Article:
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Recognizing Inventors Who Have Helped Us Treat Cataracts

Inductee Stories

The organization Prevent Blindness has declared June Cataract Awareness Month, an opportunity to create an understanding of the risk factors, symptoms, types of cataracts and cataract surgery.

A cataract causes the eye’s lens to become cloudy, blocking or changing the amount of light that can pass into the eye and dramatically impacting vision. Cataracts are the leading cause of vision loss in the United States and the leading cause of blindness worldwide.

This Cataract Awareness Month, learn about remarkable National Inventors Hall of Fame® Inductees who have developed impressive and groundbreaking approaches to treating cataracts and contributing to eye health, benefiting hundreds of millions of people who have undergone corrective surgery since the time of their inventions.


Charles Kelman

Inductee Charles Kelman is widely regarded as a leading innovator in ophthalmology, or the branch of medicine that deals with the structures, function and health of the eye. His most celebrated achievement is the development of a procedure for removing cataracts known as phacoemulsification. Additionally, he invented the tools needed for this type of surgery, including a phacoemulsifier – a tool that liquifies cataracts within their capsules for extraction. Once the cataract is liquified with a vibrating ultrasonic tip, the fragments are then suctioned out through a small needle.

These advancements in the field of eye care were not only innovative, but they also made an astounding impact on treatment, including reducing the risk of complications during surgery and turning a 10-day hospital stay into an outpatient procedure. Developed in 1963, Kelman’s surgical methods continue to be the preferred methods for fixing cataracts in most modern surgeries. In 1994, Kelman was named the “Ophthalmologist of the Century" for his trailblazing work.


Patricia Bath

Inductee Patricia Bath invented laserphaco, a new device and technique that performs all steps of cataract removal, including making the incision, destroying the lens and vacuuming out the fractured pieces. The laserphaco device, conceived in 1981 and first used in 2000, offered a minimally invasive and efficient approach to removing cataracts. Through her work combining public health, community medicine, and clinical and daycare programs, she had a profound influence on historically underserved communities, making testing and screening for threatening eye conditions more accessible to people everywhere. She also co-founded the American Institute for the Prevention of Blindness, designed to protect, preserve and restore sight through education, community service, research and eye care services.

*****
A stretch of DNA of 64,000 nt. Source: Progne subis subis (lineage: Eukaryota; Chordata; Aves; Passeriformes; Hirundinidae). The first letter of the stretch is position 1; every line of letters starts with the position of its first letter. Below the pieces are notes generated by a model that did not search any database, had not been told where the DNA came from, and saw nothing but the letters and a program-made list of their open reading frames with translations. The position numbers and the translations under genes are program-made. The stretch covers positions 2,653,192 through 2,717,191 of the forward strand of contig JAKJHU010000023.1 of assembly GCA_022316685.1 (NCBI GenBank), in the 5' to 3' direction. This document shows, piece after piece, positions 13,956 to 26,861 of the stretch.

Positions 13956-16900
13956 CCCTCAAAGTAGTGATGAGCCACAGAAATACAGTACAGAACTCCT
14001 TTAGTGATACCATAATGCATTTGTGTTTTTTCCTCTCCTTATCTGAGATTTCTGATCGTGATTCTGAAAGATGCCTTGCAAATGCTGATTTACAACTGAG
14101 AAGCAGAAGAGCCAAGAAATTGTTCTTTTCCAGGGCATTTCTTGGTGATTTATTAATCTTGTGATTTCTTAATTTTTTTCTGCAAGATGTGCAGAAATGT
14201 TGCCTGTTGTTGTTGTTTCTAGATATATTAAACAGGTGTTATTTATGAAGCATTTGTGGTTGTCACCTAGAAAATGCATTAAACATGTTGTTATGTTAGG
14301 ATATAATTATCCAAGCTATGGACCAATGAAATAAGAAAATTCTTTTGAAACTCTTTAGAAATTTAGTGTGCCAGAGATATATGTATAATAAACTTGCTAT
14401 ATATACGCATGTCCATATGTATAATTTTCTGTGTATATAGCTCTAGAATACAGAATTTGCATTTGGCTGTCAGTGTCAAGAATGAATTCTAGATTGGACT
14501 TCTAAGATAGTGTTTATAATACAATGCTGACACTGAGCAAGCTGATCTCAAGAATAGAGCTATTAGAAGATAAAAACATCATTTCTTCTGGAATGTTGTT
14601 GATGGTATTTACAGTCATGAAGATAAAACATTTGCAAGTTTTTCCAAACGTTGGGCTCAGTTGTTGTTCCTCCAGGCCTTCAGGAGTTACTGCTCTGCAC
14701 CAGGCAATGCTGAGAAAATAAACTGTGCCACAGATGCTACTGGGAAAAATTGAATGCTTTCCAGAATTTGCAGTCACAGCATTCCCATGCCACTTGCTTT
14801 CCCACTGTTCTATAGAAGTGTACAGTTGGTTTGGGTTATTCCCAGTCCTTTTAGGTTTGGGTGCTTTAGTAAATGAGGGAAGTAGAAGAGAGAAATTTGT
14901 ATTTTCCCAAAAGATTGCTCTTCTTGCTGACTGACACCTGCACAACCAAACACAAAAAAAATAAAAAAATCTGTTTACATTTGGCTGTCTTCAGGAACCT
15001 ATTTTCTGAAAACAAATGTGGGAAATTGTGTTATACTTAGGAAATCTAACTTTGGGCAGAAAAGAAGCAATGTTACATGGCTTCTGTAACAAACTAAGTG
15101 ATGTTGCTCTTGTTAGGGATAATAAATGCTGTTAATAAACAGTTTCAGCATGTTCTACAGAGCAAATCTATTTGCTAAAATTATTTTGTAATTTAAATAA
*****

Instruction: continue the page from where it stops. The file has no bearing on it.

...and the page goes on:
Notably, Bath was the first Black woman physician to receive a medical patent and was recognized as a laser pioneer by the National Science Foundation, the Lemelson Center, the American Medical Women’s Association, the U.S. National Library of Medicine and the American Academy of Ophthalmology Museum of Vision and Ophthalmic Heritage. She earned the Lifetime Achievement Award for Ophthalmology Contributions from the Association of Black Women Physicians and the Presidential Award for Health and Medical Services from Alpha Kappa Alpha.


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Learn about more National Inventors Hall of Fame Inductees who have improved our health here.

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